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IC Making Inferences and Justifying Conclusions
- IC.1.S Make inferences and justify conclusions from sample surveys, experiments, and observational studies
- IC.1.S.1 Use data from a sample survey to estimate a population mean or proportion. Develop a margin of error through the use of simulation models for random sampling.
- IC.1.S.2 Use data from a randomized experiment to compare two treatments. Use simulations to decide if differences between parameters are significant.
CP Conditional Probability and the Rules of Probability
- CP.2.S Understand independence and conditional probability and use them to interpret data
- CP.2.S.1 Describe events as subsets of a sample space (the set of outcomes) using characteristics (or categories) of the outcomes, or as unions, intersections, or complements of other events (“or,” “and,” “not”).
- CP.2.S.2 Understand that two events A andb are independent if the probability of A andb occurring together is the product of their probabilities, and use this characterization to determine if they are independent.
- CP.2.S.3 Understand the conditional probability of A givenb as P(A and B)/P(B), and interpret independence of A andb as saying that the conditional probability of A givenb is the same as the probability of A, and the conditional probability ofb given A is the same as the probability of B.
- CP.2.S.4 Construct and interpret two-way frequency tables of data when two categories are associated with each object being classified. Use the two-way table as a sample space to decide if events are independent and to approximate conditional probabilities.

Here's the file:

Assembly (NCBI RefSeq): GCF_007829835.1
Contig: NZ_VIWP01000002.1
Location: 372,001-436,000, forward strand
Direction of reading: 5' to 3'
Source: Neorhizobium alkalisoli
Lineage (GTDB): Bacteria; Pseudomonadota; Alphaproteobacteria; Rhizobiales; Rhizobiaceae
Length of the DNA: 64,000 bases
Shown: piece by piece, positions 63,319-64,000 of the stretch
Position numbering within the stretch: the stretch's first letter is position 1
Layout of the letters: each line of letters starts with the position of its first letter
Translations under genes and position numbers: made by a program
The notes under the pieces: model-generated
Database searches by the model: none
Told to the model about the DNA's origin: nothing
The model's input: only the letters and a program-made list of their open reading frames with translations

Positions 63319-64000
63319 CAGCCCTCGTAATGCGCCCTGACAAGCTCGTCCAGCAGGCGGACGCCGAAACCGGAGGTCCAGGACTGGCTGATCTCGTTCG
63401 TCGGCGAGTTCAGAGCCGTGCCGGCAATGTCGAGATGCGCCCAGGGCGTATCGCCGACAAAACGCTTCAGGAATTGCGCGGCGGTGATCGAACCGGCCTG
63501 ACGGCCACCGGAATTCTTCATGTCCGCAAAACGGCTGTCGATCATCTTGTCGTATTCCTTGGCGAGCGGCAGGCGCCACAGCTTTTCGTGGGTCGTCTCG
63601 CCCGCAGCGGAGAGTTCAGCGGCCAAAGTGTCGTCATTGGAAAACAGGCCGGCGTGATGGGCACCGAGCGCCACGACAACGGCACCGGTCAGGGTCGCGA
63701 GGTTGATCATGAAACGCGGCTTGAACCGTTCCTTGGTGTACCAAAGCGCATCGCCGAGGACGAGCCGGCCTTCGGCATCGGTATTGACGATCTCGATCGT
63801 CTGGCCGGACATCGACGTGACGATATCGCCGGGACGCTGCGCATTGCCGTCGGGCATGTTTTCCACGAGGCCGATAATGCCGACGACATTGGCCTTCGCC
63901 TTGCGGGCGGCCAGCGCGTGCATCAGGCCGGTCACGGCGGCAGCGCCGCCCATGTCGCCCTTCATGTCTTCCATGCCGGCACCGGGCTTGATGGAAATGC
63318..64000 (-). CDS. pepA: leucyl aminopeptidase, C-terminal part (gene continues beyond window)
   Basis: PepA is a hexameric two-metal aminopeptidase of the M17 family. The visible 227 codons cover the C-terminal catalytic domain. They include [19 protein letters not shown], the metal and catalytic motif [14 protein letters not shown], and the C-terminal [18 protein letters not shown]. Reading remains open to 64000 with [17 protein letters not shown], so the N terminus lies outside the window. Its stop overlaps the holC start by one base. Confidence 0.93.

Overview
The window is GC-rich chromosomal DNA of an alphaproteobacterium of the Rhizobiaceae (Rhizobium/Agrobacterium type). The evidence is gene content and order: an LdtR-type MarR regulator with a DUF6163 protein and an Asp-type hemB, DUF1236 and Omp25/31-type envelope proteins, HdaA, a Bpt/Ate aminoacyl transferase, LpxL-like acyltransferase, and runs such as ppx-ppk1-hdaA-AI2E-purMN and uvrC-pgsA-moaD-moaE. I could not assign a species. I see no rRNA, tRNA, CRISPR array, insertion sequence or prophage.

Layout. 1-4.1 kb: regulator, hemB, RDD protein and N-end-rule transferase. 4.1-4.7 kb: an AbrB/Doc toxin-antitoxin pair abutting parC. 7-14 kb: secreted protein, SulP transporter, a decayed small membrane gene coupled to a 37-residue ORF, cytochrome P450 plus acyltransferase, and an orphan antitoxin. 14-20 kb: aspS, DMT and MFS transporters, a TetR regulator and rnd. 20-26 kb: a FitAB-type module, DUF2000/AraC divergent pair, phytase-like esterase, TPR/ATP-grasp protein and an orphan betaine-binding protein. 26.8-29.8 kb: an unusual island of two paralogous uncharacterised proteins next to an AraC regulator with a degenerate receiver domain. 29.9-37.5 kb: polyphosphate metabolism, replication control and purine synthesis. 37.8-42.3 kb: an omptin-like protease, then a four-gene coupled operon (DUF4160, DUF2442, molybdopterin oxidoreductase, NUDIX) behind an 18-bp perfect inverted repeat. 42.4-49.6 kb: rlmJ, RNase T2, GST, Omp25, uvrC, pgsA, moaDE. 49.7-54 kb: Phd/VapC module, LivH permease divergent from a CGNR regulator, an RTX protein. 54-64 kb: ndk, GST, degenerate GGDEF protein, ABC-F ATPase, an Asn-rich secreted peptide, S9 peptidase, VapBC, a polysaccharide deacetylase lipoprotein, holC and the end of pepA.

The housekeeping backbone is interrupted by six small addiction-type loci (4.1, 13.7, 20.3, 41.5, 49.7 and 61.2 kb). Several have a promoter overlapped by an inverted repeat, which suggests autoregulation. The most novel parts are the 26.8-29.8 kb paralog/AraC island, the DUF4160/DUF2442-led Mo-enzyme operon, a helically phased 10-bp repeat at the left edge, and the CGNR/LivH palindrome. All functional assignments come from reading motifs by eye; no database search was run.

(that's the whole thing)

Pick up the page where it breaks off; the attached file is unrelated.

- CP.2.S.5 Recognize and explain the concepts of conditional probability and independence in everyday language and everyday situations.
- CP.3.S Use the rules of probability to compute probabilities of compound events
- CP.3.S.1 Find the conditional probability of A given B.
- CP.3.S.2 Apply the Addition Rule, P(A or B) = P(A) + P(B) – P(A and B), and interpret the answer in terms of the model.
- CP.3.S.3 Apply the general Multiplication Rule in a uniform probability model, P(A and B) = P(A)P(B|A) = P(B)P(A|B), and interpret the answer in terms of the model.
- CP.3.S.4 Use permutations and combinations to compute probabilities of compound events and solve problems.
- CP.3.S.5 Use visual representations in counting (e.g. combinations, permutations, etc.) including but not limited to: Venn Diagrams, Tree Diagrams.
MD Using Probability to Make Decisions
- MD.4.S Calculate expected values and use them to solve problems
- MD.4.S.1 Define a random variable for a quantity of interest by assigning a numerical value to each event in a sample space; graph the corresponding probability distribution using the same graphical displays as for data distributions.
- MD.4.S.2 Calculate the expected value of a random variable. Interpret the expected value of a random variable as the mean of the probability distribution.
- MD.4.S.3 Develop a probability distribution for a random variable defined for a sample space in which theoretical probabilities can be calculated. Find the expected value.
- MD.4.S.4 Develop a probability distribution for a random variable defined for a sample space in which probabilities are assigned empirically. Find the expected value.
- MD.5.S Use probability to evaluate outcomes of decisions
- MD.5.S.1 Weigh the possible outcomes of a decision by assigning probabilities to payoff values and finding expected values. Find the expected payoff for a game of chance. Evaluate and compare strategies on the basis of expected values.
- MD.5.S.2 Use probabilities to make fair decisions (e.g., drawing by lots, using a random number generator).
- MD.5.S.3 Analyze decisions and strategies using probability concepts (e.g., product testing, medical testing, pulling a hockey goalie at the end of a game).